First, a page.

As the administration moves forward with establishing a new military service focused on space, leaders should keep their language clear and use this opportunity to educate the public about both civil and national security space. Keeping NASA and the Space Force separate rhetorically and organizationally is best for national security and for space exploration.
Although the Trump administration has not yet released its Missile Defense Review, as mandated by Congress, it is considering the possible deployment of space-based interceptors. At a time of growing budgetary pressures as well as increased competition with other great powers, the United States can ill afford to waste precious dollars on space-based missile defenses and a new arms race that will make us less, rather than more, secure.
The proposed creation of a new military service for space, known as the Space Force, is likely to be a hotly debated issue in the FY 2020 legislative cycle. This brief provides rough estimates for the number of military and civilian personnel, the number and locations of bases, the budget lines that would transfer to the new organization, and the additional personnel and headquarters organization that would be needed for the new military service.
Space capabilities are already an indispensable component of U.S. military power, and the threats posed to U.S. space systems by China, Russia, and others are growing by the day. A Space Force is needed to consolidate authority and responsibility for national security space in a single chain of command; to build a robust cadre of space professionals who can develop space-centric strategy and doctrine; and to avoid the conflicts of interest inherent in the other Services that have short-changed space programs for decades.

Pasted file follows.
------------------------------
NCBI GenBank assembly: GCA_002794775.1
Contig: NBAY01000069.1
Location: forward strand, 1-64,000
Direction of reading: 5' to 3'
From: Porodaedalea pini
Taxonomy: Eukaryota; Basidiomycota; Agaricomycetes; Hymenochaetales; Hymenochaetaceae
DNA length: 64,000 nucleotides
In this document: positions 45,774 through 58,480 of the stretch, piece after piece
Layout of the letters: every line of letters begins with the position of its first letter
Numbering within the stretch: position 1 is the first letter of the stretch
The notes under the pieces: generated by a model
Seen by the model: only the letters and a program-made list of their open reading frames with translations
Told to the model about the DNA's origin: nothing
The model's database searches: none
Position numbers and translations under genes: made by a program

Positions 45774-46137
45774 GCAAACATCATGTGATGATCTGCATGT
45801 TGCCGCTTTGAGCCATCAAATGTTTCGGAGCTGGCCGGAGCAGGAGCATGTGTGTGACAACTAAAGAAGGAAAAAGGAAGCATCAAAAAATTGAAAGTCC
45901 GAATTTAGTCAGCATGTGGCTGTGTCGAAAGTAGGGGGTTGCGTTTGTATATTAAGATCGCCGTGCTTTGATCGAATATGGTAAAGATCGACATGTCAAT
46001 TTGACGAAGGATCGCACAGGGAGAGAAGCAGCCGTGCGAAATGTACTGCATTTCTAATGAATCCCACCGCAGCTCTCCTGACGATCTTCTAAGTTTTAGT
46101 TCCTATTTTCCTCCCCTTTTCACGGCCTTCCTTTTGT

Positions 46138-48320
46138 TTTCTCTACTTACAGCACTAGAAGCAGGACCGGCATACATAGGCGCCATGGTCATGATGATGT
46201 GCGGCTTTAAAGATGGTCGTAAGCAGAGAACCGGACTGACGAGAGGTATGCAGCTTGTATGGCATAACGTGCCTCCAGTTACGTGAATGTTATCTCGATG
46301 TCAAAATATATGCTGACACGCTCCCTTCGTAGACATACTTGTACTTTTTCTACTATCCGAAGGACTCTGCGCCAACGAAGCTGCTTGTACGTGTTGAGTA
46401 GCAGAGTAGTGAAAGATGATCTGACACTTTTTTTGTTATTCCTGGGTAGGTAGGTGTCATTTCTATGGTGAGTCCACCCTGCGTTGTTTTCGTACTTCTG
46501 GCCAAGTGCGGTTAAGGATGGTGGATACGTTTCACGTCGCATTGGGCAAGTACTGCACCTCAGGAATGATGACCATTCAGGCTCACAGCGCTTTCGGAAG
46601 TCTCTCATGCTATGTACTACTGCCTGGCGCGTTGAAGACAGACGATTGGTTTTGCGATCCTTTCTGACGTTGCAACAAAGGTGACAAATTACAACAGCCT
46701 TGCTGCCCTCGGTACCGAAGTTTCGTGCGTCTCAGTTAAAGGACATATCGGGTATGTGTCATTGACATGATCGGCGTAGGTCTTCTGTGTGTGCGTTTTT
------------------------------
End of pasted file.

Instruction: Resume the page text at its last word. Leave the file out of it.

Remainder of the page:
Establishing a Department of the Space Force by 2020 is rushing into an end solution without proper consideration. Although there have been several space reorganization studies in the past two decades, a comprehensive public debate of our current space capabilities and their organization is just beginning. An incremental approach to developing a comprehensive organization for our national security space enterprise is a smarter decision.
The failure of the MUOS 5 highlights vulnerabilities for the U.S. military space systems. This vulnerability shows that the current space architecture places too many eggs in too few baskets. As such the military needs to rethink its space architecture, but how should it consider changes for future space systems?
By increasing Japan-U.S. cooperation in space the alliance’s space systems and help deter aggression in space. Increased cooperation in space can be a strategic advantage for the alliance and a cornerstone of the U.S. rebalance to the Asia-Pacific region. This report addresses next steps for this alliance in space.